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My PhD thesis probably wins the prize of weirdest ever defended at my research lab. Not only was it a work of theory of distributed computing in a formal methods lab, but it didn’t even conform to what theory of distributed computing is supposed to look like. With the exception of one paper (interestingly, the only one accepted at the most prestigious conference in the field), none of my published works proposed new algorithms, impossibility results, complexity lower bounds, or even the most popular paper material, a brand new model of distributed computing to crowd even more the literature.

Instead, I looked at a specific formalism introduced years before, and how it abstracted the more familiar models used by most researchers. It had been introduced as such an...

2Steve Byrnes10hIs there any good AI alignment research that you don't classify as deconfusion? If so, can you give some examples?


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Just like every Monday now, researchers in AI Alignment are invited for a coffee time, to talk about their research and what they're into.

Here is the link

And here is the everytimezone time.

Note that the link to the walled garden now only works for AF members. Anyone who wants to come but isn't an AF member needs to go by me. I'll broadly apply the following criteria for admission:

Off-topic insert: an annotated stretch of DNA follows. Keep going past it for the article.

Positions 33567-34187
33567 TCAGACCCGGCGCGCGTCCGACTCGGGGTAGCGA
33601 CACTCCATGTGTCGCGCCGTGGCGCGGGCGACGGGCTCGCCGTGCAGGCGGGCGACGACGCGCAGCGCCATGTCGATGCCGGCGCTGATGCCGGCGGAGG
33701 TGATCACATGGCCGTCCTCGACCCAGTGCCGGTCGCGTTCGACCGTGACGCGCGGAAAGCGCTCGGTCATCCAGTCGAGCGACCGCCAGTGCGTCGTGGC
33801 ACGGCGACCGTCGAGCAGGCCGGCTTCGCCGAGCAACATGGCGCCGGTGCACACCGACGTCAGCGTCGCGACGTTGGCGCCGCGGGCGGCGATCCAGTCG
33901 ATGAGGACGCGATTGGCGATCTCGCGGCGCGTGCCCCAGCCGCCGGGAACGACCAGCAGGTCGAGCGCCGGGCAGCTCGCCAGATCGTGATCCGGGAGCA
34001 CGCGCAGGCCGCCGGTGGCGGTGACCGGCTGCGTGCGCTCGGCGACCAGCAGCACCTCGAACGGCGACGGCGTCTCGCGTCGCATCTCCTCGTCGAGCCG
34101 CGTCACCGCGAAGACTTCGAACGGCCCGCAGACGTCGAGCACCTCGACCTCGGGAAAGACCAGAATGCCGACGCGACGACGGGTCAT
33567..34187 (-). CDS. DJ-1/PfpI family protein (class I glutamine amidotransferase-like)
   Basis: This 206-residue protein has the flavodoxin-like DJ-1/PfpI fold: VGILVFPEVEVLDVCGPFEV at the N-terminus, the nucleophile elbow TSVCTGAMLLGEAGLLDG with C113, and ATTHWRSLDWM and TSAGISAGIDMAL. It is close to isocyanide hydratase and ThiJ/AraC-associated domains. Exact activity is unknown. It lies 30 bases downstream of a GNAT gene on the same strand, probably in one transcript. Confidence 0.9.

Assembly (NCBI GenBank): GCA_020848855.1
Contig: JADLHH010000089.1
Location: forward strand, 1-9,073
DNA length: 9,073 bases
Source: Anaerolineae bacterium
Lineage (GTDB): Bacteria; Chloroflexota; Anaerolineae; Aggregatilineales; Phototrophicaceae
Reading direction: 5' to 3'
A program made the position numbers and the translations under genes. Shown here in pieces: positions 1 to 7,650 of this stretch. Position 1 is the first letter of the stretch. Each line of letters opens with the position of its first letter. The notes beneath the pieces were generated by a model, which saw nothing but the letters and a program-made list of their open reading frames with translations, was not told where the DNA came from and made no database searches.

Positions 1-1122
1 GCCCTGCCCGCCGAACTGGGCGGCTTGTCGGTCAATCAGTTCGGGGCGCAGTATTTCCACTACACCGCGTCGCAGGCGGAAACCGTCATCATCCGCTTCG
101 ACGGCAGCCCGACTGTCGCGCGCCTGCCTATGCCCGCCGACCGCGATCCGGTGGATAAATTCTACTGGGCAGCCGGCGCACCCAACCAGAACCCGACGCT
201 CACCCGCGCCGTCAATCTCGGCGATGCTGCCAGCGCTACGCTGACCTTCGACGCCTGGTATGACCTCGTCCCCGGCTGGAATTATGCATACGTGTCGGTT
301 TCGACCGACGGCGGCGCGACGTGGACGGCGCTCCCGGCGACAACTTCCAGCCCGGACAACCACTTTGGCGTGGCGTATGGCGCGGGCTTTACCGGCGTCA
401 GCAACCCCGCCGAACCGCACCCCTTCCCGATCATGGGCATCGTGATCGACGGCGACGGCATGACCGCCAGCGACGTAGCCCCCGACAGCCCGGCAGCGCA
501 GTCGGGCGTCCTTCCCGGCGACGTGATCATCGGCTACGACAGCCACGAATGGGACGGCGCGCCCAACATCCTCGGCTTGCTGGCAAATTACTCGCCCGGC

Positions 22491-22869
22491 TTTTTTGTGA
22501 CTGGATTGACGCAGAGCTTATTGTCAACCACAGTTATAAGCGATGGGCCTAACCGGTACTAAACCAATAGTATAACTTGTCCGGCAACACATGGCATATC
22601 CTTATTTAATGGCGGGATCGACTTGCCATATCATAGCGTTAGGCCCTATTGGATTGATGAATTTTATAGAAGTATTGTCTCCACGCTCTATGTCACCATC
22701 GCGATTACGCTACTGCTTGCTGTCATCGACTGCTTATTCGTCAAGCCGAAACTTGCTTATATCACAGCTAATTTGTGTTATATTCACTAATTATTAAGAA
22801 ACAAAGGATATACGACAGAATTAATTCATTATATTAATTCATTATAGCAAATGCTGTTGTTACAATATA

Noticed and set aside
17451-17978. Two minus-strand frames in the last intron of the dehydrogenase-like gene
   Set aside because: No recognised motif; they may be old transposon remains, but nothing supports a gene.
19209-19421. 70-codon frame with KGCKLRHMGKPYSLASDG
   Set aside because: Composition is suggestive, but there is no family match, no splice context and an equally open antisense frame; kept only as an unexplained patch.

• If working in a AI Alignment lab or funded for independent research, automatic admission
  • If recommended by AF member, automatic admission
  • Otherwise, to my discretion

I prefer to not allow people who might have been interesting but who I'm not sure will not derail the conversation, because this is supposed to be the place where AI Alignment researchers can talk about their current research without having to explain everything.

See you then!

1Donald Hobson7dThere seems to be some technical problem with the link. It gives me a "Our apologies, your invite link has now expired (actually several hours ago, but we hate to rush people). We hope you had a really great time! :)" message. Edit: As of a few minutes after stated start time. It worked last week.